There is a lot of information in this Zebra Report, and many ideas for how to create a memorable open house for every attendee. It may feel overwhelming at first.  Just tackle one piece or idea at a time and start building your system and plan.  Before you know it you’ll have everything you need to really ‘wow’ your open house visitors.

Are you a real estate agent working in Washington State?

If so, we want to invite you to attend our “Unforgettable Open House” event on Tuesday, May 24th.

We’ll teach you how to design and conduct a truly unforgettable open house experience. You’ll learn the secret “props” needed for success, and how to captivate open house visitors. Discover the art of truly showing a home, rather than simply standing in the kitchen while potential clients walk in (and out!) the door. Hear the simple secret to capturing client contact information, without seeming like a pushy salesperson, “man talk” versus “woman talk”, and much, much more!

We’re offering this amazing opportunity in support of the Washington REALTORS® and National Association of REALTORS® Open House Weekend, which will be held June 4th and 5th this year. Master all of the insider secrets to a successful open house … then participate in the Open House Weekend by holding your best open house ever!  Public awareness of open houses will be high, and their expectations will be as well. You need to be ready to deliver!

There is no charge for the class; however, if you wish to participate for clock hours a fee of $35 ($40 at the door) will apply.

If you want to create an unforgettable open house experience – one that will generate income for you – you must attend this memorable class. Register Now!

Put on Your Thinking Cap … and Find the Right House to Hold Open!

May 12, 2011

This week, I want to discuss why it’s so important for you to choose the right house for your open house. It’s not just a matter holding an open house because one of your sellers wants you to. I want you to avoid doing that!  Instead of letting the house choose you, you need to choose the house!  And I’m going to tell you exactly how to do that.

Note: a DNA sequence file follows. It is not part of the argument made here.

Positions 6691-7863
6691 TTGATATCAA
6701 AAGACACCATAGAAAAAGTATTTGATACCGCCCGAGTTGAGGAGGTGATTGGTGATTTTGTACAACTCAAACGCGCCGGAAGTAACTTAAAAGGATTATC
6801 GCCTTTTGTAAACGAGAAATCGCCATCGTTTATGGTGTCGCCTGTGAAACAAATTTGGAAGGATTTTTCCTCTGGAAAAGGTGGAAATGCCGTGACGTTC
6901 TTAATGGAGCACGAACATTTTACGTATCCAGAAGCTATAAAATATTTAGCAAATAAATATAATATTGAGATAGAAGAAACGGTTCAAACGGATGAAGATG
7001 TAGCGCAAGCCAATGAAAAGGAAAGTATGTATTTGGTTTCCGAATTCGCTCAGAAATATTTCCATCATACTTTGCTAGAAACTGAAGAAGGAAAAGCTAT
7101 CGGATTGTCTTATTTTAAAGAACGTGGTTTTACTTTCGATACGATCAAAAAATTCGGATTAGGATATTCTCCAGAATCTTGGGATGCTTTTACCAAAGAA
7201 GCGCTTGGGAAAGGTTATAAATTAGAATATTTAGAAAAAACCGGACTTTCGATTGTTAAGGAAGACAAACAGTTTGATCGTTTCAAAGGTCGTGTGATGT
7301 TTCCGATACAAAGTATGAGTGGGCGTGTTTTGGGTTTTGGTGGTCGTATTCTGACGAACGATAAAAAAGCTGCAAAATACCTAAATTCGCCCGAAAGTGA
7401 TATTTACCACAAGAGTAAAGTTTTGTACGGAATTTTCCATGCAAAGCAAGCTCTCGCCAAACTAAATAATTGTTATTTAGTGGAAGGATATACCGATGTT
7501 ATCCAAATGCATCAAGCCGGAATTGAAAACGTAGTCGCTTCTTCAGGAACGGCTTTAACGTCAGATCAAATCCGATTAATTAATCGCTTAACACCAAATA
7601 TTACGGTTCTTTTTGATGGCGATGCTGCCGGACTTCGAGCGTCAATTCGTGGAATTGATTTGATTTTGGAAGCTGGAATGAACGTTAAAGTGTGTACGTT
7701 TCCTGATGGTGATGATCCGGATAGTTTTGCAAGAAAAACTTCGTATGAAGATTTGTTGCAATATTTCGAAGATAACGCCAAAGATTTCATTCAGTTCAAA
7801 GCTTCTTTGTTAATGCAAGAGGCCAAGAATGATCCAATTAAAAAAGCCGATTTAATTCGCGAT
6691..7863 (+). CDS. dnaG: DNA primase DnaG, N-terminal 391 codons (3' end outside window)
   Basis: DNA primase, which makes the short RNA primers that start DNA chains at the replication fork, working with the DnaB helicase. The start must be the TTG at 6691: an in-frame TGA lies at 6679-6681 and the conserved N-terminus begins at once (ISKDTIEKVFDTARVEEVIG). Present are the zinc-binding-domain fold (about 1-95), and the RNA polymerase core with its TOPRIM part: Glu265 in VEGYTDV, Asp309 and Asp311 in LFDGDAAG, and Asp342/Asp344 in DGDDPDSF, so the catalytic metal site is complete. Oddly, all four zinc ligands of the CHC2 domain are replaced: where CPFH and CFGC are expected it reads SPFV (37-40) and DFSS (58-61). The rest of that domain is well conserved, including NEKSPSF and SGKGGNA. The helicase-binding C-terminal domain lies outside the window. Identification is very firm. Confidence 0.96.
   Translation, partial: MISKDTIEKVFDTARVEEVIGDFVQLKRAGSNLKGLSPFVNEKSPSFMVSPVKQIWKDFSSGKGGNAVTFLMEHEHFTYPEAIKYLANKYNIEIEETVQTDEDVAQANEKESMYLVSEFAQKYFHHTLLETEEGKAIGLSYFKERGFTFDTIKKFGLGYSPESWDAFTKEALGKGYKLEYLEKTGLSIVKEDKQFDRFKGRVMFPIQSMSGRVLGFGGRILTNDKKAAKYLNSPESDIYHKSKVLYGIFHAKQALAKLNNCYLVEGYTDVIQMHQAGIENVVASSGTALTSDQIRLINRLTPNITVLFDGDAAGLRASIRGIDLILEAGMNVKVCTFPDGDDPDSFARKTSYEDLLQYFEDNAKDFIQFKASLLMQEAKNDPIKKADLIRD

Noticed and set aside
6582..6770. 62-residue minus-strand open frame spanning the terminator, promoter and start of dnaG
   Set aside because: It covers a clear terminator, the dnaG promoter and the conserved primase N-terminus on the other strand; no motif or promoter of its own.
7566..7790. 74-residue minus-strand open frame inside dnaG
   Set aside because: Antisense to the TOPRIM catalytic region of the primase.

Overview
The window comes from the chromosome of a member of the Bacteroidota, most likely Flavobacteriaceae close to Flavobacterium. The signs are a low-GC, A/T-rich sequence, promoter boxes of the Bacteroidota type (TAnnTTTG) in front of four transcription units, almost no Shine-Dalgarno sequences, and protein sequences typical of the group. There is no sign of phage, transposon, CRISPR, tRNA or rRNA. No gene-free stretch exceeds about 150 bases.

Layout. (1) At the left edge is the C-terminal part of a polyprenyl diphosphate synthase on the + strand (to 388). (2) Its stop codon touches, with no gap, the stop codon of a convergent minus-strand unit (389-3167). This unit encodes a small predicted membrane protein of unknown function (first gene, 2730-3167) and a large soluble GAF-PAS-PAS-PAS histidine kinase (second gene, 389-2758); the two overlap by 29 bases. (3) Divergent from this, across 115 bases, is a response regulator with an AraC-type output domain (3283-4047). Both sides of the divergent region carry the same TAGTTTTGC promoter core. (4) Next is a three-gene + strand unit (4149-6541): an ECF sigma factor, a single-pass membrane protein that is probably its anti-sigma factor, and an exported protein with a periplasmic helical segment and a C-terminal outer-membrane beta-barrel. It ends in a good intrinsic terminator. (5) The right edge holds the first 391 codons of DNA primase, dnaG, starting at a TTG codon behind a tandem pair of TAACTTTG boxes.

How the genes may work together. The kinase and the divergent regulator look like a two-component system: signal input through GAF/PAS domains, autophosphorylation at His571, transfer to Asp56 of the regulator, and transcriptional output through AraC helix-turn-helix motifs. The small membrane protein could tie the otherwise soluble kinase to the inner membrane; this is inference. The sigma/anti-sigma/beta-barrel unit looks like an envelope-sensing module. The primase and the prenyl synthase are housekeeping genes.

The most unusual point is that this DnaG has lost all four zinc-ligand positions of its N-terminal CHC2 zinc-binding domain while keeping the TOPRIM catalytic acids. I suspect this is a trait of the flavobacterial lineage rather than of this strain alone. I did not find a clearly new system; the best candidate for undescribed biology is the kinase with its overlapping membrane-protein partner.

First and foremost, not all houses are great candidates for an open house. If a house is in a rural area, or in a physical location that presents challenges, you’ll spend a lot of money on marketing and a lot of wasted time sitting by yourself waiting for buyers to find you. That is not the best use of your resources.

However, when you pick the right house – for the right reasons – you’ll find that your success rate in generating new prospects and clients will increase substantially.

Here are the categories for houses that are great candidates for your next open:

  1. New listings: New listings attract lots of traffic! People love to see what’s new on the market, and they love to be the first one through so they’ve got ‘insider information’ to share with their friends and family. You’ll also get a lot of neighbors who will come by … not only are they just curious about the house, they may be secretly interviewing agents prior to putting their house on the market.
  2. Well-priced listings: You will be amazed at the traffic you will generate when you hold open a well-priced listing. Buyers are amazingly savvy today, and they’re very aware of what constitutes good value. Well-priced listings can bring them out of the woodwork! Savvy buyers will not take the time to visit open houses where the listing price is out of line with the market. (Note: If you have listings that are overpriced, this is a terrific reason to have a serious ‘price-reduction’ conversation with your overly-optimistic sellers.)
  3. Easy-to find-listings: These listings offer a wonderful way to market yourself – and your name – by giving you lots of opportunities for signage. Imagine the marketing impact you’ll have when you place your personalized open house signs in numerous strategic locations. There’s a cumulative benefit to this when you hold open houses on a regular basis, and those houses are on well-traveled routes.